December 30, 2013 — What do palm oil, tornadoes, America’s corn belt, the death of sustainability, food waste, pregnancy advice and a somber sounding cello have in common? They all made the list of Ensia’s top read stories in 2013.
The most popular piece — “Changing the Global Food Narrative” — challenged the widely held assumption that the only way to feed a growing population is to double food production by 2050 through genetically modified crops and other advanced technologies. The commentary struck a chord with readers and was republished by Quartz, Thomson Reuters, Sustainable Industries and others.
Some of the other top stories explored a new path forward for conservation, why it’s time to kill off the entire language of sustainability and 10 things the next generation will need to thrive in the decades ahead.
Without further ado, here are the top 10 most read Ensia stories of 2013 along with a few bonus picks by the editors.
The most popular story on Ensia in 2013 showed why the dominant narrative about the future of the world food supply is logical, well known and wrong.
An essay from science writer Maggie Koerth-Baker exploring how cultural norms and expectations play a dramatic role in the havoc wreaked by natural disasters kicked up a lot of conversation back in July, just a couple months after a mile-wide tornado ripped through Moore, Okla.
“As a crop, corn is highly productive, flexible and successful. As a system, the same is not true.” Back in March, those words sparked a serious debate that continued for the rest of the year when this essay about America’s corn system was published at both Ensia and Scientific American.
If climate change had a theme song it might sound something like “A Song of Our Warming Planet.” This Ensia video showed climate data in a new way: by playing it on cello. The fresh approach to science communication resonated with viewers: The video appeared across the Web on Andy Revkin’s Dot Earth, Slate, Scientific American, Huffington Post and many more sites. Heck, even Al Gore tweeted a mention of the video.
The cover story of our summer print issue was one of our most popular features of 2013. In it, journalist Hillary Rosner explored how conservationists are wrestling with a fundamental question about their task: not why we should save nature, but what exactly we should save and how we should save it.
Personal essays didn’t show up often on Ensia in 2013, but this one from journalist Hillary Rosner about how a deluge of prenatal advice offered her unexpected insights into climate denial really struck a chord with readers.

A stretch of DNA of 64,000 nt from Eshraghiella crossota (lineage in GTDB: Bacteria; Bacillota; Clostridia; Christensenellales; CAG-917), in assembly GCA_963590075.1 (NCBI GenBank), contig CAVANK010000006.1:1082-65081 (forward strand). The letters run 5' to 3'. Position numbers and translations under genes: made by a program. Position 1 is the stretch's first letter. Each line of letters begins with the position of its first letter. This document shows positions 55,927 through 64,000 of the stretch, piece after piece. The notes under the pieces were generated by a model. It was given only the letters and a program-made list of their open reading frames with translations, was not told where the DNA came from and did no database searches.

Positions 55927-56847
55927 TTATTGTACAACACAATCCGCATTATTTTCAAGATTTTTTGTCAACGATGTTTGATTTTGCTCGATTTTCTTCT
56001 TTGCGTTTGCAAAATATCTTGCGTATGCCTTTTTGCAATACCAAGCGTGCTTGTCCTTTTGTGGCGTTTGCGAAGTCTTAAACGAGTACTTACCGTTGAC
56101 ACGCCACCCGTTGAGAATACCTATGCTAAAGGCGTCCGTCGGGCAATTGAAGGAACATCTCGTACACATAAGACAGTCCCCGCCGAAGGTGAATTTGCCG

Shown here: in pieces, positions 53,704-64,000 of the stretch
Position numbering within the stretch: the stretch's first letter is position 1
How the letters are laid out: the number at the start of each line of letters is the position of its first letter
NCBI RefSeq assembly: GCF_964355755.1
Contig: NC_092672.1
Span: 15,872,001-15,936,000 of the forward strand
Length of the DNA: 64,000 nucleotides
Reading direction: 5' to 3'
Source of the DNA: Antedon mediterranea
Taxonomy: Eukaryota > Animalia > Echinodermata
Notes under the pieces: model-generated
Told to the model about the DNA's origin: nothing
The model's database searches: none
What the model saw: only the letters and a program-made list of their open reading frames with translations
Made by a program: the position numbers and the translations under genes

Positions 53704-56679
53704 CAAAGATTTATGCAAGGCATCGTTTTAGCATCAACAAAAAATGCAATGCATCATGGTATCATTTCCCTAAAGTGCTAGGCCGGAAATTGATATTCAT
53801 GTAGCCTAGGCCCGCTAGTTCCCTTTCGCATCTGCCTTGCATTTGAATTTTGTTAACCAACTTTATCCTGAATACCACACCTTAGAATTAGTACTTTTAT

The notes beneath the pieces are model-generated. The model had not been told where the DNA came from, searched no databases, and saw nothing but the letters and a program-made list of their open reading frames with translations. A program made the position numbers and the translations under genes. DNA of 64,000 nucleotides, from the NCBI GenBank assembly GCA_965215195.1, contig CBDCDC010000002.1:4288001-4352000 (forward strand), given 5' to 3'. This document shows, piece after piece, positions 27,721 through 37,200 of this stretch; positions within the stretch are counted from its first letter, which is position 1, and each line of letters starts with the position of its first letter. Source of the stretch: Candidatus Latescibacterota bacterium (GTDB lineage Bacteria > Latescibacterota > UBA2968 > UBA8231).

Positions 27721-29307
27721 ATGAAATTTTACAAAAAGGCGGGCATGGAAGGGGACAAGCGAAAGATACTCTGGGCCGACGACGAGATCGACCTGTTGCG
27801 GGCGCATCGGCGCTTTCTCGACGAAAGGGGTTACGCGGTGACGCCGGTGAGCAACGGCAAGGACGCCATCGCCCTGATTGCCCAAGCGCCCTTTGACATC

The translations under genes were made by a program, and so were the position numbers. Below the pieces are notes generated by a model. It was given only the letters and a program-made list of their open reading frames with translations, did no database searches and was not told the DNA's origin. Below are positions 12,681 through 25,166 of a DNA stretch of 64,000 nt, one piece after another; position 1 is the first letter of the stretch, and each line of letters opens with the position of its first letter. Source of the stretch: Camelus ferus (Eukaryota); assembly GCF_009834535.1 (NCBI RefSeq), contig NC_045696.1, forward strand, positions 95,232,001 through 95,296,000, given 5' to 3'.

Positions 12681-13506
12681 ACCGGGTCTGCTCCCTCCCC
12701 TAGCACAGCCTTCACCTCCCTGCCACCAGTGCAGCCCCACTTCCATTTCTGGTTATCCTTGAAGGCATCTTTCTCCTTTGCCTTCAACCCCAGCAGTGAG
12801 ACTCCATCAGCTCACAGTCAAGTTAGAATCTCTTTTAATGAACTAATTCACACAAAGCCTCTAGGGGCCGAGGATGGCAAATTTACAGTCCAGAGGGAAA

“Sustainability is dead. Or at least the entire language we use to talk about it should be buried.” With these words, China-based Peggy Liu, founder of JUCCCE, kicked off one of Ensia’s first — and most popular — commentaries of the year.
Looking for margarine, peanut butter, crackers, cookies, ice cream, lipstick, toothpaste, soap, candy, etc. that isn’t made with unsustainable palm oil? Good luck with that.
The end of the year is always a good time to look forward — and that’s exactly what we did when we published “Teach Your Children” in July. The feature, written by Minda Berbeco, the programs and policy director at the National Center for Science Education, included 10 things the next generation will need to know to thrive in the Anthropocene.
“1.3 billion tonnes of food are lost or wasted on average each year.” Not only was this our most popular infographic of the year, it was also Ensia’s most shared story/graphic with over 1,000 retweets alone.
It just wouldn’t be a top 10 list without at least one cute animal photo. So here’s a shot from one of the most popular photo galleries from 2013 — “Photo Ark: Shining a Light on Threatened Species” — along with some of our personal favorites from the past year.
“‘Seven Wonders of a Hopeful World’ epitomizes the spirit of possibility that we try to weave through all of Ensia’s stories.” – Mary Hoff, editor in chief
“Blending pop culture (by way of the foodie movement) and solutions for adapting to climate change in a captivating way, ‘Climate Change Cuisine?’ by science journalist Virginia Gewin is just a great read.” – David Doody, senior editor
“‘The Wild Ones’ is one of the most stunning collections of bee photographs I’ve ever seen and highlights a critical issue.’ – Sarah Karnas, creative director
“Knowing that a record number of rhinos have been killed in South Africa this year, the solutions presented in ‘The Race to Save Rhinos’ by Adam Welz seem more urgent than ever.” – Todd Reubold, director